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Low-Carb Shenanigans: The Battle Rages On …

January 23, 2011
In the previous Low Carb Shenanigans post I explained how I loved Gary Taubes’s book Good Calories, Bad Calories when I read it in early 2010 – then I started having doubts, these doubts were confirmed by various bloggers and by December 2010 I had a fairly low opinion of Taubes. In the same month his new book Why We Get Fat was released. I read it, and like I said in the previous post, it resolved some of the issues I had found with Taubes’s argumentations – so I thought that all was well, and that I could support Taubes again.
Well, as it turns out this was a bit premature – and it is also a more complex issue than “Taubes is right” or “Taubes is wrong”.
In a Nutshell
I think that he’s right about the lipid hypothesis – saturated fat and cholesterol don’t cause heart disease. He’s also right in pointing out that eating less starch/sugar is not only effective for weight loss, but can also be a health benefit if in exchange people eat more healthy fats (including saturated fat). But he goes on to make the claim that the “carbohydrate hypothesis” can be explained scientifically, and fails at doing so. We know through anecdotal evidence, historic common wisdom and blood panels that low-carb/high-fat works for many people, but we can’t yet explain exactly how it works (and whether it works for all people), and trying to make it appear like we can by cherry-picking or even misrepresenting (outdated) research, like Taubes seems to be doing repeatedly in GCBC, is in the long term not going to improve the mainstream acceptance of low-carb.

The Long Version
Let me first point out that GCBC has two main aspects:
1. The Lipid Hypothesis
This mainly deals with how saturated fat and cholesterol were established as causes for heart disease, and how this could happen when there never was any substantial evidence to back it up. Taubes brilliantly explains  the historic development and why even today mainstream MDs are still trapped in this flawed paradigm of fat/cholesterol metabolism.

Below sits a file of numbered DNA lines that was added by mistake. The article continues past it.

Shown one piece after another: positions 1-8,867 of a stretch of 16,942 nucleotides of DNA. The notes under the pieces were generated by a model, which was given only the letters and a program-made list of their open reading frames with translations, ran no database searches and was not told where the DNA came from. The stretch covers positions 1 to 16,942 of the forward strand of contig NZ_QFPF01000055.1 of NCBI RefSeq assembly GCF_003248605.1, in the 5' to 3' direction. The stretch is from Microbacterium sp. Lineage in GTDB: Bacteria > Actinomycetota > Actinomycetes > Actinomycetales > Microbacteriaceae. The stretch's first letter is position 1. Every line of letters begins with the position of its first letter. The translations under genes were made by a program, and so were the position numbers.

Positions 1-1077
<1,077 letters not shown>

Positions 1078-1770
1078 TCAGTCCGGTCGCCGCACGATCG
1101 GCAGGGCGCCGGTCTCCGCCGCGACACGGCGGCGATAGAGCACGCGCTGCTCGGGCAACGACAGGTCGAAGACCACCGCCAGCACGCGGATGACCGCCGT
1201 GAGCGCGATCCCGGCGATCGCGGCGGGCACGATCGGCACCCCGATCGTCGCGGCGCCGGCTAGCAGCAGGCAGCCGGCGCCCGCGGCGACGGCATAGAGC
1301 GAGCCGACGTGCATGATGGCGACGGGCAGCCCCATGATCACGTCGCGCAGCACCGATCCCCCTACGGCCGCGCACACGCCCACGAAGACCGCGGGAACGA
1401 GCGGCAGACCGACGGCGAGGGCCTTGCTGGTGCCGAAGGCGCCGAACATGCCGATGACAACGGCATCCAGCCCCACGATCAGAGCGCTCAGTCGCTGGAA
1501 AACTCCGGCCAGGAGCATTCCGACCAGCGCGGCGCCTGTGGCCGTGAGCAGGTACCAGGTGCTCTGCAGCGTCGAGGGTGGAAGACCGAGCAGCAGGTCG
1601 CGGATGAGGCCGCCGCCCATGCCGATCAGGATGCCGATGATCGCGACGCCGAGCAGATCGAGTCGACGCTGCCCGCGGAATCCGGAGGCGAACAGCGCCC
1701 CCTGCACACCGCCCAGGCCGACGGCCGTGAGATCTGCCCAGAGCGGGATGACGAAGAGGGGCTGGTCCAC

2. The Carbohydrate Hypothesis
This is where things eventually go awry. Taubes tries to establish this dichotomy where it’s either “calories in / calories out” or carbohydrate which are to blame both for obesity and metabolic syndrome, and all the health issues these conditions entail. He corrects this to a large degree in Why We Get Fat – he explains that “calories in / calories out” is valid, but simply doesn’t explain causality. 
In my humble opinion he could have stopped with debunking the lipid hypothesis and it would have been a brilliant book. But he moves on and sets up his own hypothesis. Now he’s the one making a positive claim, and he needs to present evidence to support his hypothesis, which is that carbohydrates are the main cause for overeating/underexpending. He first produces a lot of historical evidence and shows that until the 1970s people “knew”, as part of conventional wisdom, that when someone is obese and wants to lose weight, starchy/sugary foods are what needs to be restricted. I’m with Taubes on that, and I think that this is again a point where he could have stopped and it would still have been a good book. But even then, as for example James Krieger pointed out in his blog, the Pima indians, which Taubes uses as an example of a peoples which developed diabetes and obesity when they started living off of ration packs (which contained primarily white flour and sugar) in reservations, backfire because there are Pima societies in Mexico who today still live on their original diet – which contains a lot of carbohydrate – and who don’t have problems with obesity and diabetes. This still leaves refined flour or sugar as possible causes, but in both cases it would not be digestible carbohydrate (glucose) which raises insulin which raises fat (according to Taubes) which could explain the problems with the Pima in the reservations.